It’s been another disappointing year for Emmanuel Mudiay. The second-year point guard didn’t show much of an improvement in his sophomore season with the Denver Nuggets, especially in the areas where he needed the most work. By December 14th, Mudiay was averaging the 12th most turnovers in the NBA and shooting the 10th worst field-goal percentage among players to play at least 20 minutes per game. By the end of January, Mudiay was cut from the starting lineup and removed from the rotation. He played just 50 minutes between the time he received his first DNP-CD on February 6th and the final five games of the season when he was forced back into the rotation thanks to an injury to Jameer Nelson.
Mudiay wasn’t the only young Nuggets prospect to struggle and ultimately get cut from the Nuggets rotation this season. Jusuf Nurkic, who showed flashes of brilliance in his two and a half seasons in Denver, also struggled over the first few months of this season. Like Mudiay, Nurkic was simultaneously taken out of the starting lineup and cut from the rotation after a disappointing start to the season.
There is evidence that Mudiay and Nurkic were a bad fit together and that both played a role in each other’s demise. Mudiay played a total of 1407 minutes this season. Over one third of those minutes came with Nurkic on the court beside him. In those 501 minutes, the Nuggets held a horrendous -19.1 net rating thanks in large part to an absurdly low, 96.5 offensive rating.* In the 906 minutes that Mudiay played with Nurkic on the bench, the Nuggets had a +3 net rating and a very healthy 117.7 offensive rating.
The stark contrast between those two numbers is enough to at least ask the question: is Mudiay really that bad? Or was he just a really bad fit with certain lineups?
Mudiay and Nurkic have very mismatched skill sets. Mudiay’s best skill is getting past the first line of defense and into the painted area, using his size to muscle smaller guards and his speed to sprint past slower defenders. In Denver, Nurkic loved to post up and anchor his massive body inside of the paint. Too often when they played together, Mudiay would sneak into the paint only to be met by Nurkic’s defender and unable to finish over the top, make the drop off pass, or kick out to the wing.
This problem was compounded by the fact that the Nuggets would often play Mudiay-Nurkic lineups with a second center in Nikola Jokic, a non-shooting big in Kenneth Faried, or Darrell Arthur, a below-average “stretch” four who shoots extremely well but doesn’t space the floor as well as most other 40% three-point shooters.
The problem with all three of those lineups are the same: the lack of spacing emphasizes all of Mudiay’s offensive weaknesses while eliminating some of his biggest strengths. Just watch how Mudiay, Nurkic, and Faried (plus all three of their defenders) end up in the paint following this pick and roll.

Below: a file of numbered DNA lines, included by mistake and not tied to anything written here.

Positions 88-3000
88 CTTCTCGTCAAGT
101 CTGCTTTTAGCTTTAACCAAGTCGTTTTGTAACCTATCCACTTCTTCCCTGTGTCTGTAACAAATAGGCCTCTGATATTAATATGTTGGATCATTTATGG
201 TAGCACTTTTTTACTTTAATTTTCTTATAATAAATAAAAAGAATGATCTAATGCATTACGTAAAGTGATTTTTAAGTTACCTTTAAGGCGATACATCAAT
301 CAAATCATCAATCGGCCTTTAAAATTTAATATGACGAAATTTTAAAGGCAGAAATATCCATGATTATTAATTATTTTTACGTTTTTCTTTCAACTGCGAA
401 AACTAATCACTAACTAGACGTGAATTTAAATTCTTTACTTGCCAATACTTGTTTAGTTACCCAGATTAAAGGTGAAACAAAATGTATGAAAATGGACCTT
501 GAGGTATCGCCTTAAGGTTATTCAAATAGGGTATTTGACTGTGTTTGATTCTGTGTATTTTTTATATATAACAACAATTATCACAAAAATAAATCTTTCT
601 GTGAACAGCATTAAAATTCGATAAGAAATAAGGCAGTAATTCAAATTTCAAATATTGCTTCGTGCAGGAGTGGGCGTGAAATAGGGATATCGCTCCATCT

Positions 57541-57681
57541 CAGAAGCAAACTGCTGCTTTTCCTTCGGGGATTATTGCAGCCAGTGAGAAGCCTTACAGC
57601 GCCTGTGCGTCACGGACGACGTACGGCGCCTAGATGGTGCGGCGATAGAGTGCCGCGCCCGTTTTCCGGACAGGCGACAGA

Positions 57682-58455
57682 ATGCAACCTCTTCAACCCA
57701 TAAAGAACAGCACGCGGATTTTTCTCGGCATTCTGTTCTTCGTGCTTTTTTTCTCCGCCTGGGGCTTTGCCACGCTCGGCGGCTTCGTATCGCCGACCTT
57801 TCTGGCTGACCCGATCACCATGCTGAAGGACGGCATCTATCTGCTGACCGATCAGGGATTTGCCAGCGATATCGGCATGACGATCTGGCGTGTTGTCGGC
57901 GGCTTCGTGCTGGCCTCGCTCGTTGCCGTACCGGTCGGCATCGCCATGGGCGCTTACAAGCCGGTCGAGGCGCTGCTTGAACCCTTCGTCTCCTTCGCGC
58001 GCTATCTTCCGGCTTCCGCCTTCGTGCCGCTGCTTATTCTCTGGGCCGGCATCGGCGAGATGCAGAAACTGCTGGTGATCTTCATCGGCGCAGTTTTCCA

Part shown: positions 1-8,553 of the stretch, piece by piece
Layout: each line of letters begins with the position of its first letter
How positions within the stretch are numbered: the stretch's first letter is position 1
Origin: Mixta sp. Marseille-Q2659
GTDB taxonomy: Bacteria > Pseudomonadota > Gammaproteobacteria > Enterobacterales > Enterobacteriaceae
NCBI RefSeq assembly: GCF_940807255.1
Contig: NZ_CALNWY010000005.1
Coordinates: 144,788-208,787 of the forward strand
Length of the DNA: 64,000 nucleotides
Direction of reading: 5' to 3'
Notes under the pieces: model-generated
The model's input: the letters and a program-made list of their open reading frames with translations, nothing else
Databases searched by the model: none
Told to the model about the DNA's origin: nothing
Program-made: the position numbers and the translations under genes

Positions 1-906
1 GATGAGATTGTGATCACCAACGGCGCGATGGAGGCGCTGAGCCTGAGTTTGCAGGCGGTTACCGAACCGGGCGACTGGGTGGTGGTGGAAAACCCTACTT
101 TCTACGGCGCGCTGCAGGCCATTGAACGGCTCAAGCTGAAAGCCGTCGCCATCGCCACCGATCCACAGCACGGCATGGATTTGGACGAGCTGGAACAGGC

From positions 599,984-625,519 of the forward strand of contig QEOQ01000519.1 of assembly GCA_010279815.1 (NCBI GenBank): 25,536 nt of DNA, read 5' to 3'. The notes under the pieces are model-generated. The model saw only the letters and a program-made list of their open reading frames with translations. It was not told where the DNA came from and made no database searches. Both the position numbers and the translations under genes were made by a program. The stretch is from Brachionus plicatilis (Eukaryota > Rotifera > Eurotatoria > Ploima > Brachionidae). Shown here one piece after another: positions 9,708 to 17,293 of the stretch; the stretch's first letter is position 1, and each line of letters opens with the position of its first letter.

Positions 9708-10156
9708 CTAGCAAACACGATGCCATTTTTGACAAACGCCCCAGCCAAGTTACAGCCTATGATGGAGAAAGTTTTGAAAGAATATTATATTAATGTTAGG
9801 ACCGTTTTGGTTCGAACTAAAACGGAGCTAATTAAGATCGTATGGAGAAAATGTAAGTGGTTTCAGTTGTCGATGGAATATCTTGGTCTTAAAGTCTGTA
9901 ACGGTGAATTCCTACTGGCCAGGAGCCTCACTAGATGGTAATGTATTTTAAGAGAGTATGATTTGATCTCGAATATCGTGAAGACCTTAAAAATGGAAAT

And it wasn’t just on pick and rolls that this issue arose. While playing alongside two bigs, Mudiay would either enter a crowded paint on nearly all of his drives and cuts or he would be discouraged from driving into a crowd altogether, settling instead for a pull-up jumper. It’s well-known that Mudiay’s pull-up jumper is a weakness but in these lineups, Mudiay was coerced into these types of shots far too frequently.
Contrast Mudiay’s struggles in those lineups to lineups featuring Jokic and a stretch four, most typically Chandler or Gallinari but we’ll include Faried here as well. Faried isn’t thought of as a “stretch four” but alongside Jokic, Faried opens up the paint thanks to his short corner gravity, a topic I’ve covered before and is worth reading if you have not already. Mudiay played 540 minutes alongside Jokic without Nurkic or Arthur on the floor. In those minutes, the Nuggets had an incredible 125 offensive rating. For reference, the Warriors led all teams in ORTG at 113.2.
A 125 offensive rating is elite for any lineup combination, especially one with a 500+ minute sample size. The defense still struggled as usual, allowing a 112.7 defensive rating, but that still means that the Nuggets outscored opponents by 12.3 points per 100 possessions in those lineups. In short, it cannot be looked at as a fluke that the Nuggets found so much success around Mudiay, Jokic and a stretch four.
The first inclination is to say that all players look good alongside Jokic. This is undeniably true. Jamal Murray and Jameer Nelson both look great alongside Jokic, each registering comparable net ratings when placed beside the Joker. But the team’s effectiveness on offense when Mudiay plays with Jokic jumps off of the page. Equally as important, should Denver give up on Mudiay if his numbers look pretty good alongside their foundational star?
Unlike with Nurkic and the many lane-clogging lineups that destroyed Mudiay’s net rating, lineups with Jokic and a stretch four opened up the paint for drives and cuts to the basket, two things that Mudiay excels at. Watch how nicely Mudiay is able to get past the first line of defense and finish through the contact of the second line of defense.
One difference between Jokic and Nurkic (at least when he was in Denver) is the way Jokic reads when to roll and when to pop (or just stay out of the way). In the clip above, Joker sets a perfectly timed flair screen before popping out above the break. Not only does this help maintain floor balance, it prevents the help defense from fully collapsing into the paint where they could challenge Mudiay’s drive.
Mason Plumlee is pretty good at this as well. In the clip below, watch how Plumlee keeps the paint clear and how once again Mudiay uses his size to handle the contact and finish at the rim.
Even when Plumlee or Jokic roll to the rim, the spacing of the other three players makes it much easier for Mudiay to navigate his attack and make the proper read. In this clip, Mudiay uses the screen to eliminate the on-ball defender and draw out the rim protector. Without an open lane to the rim, Mudiay waits patiently for Plumlee to roll in front of the rim protector, creating a sort of shield that Mudiay uses to get to the basket and finish.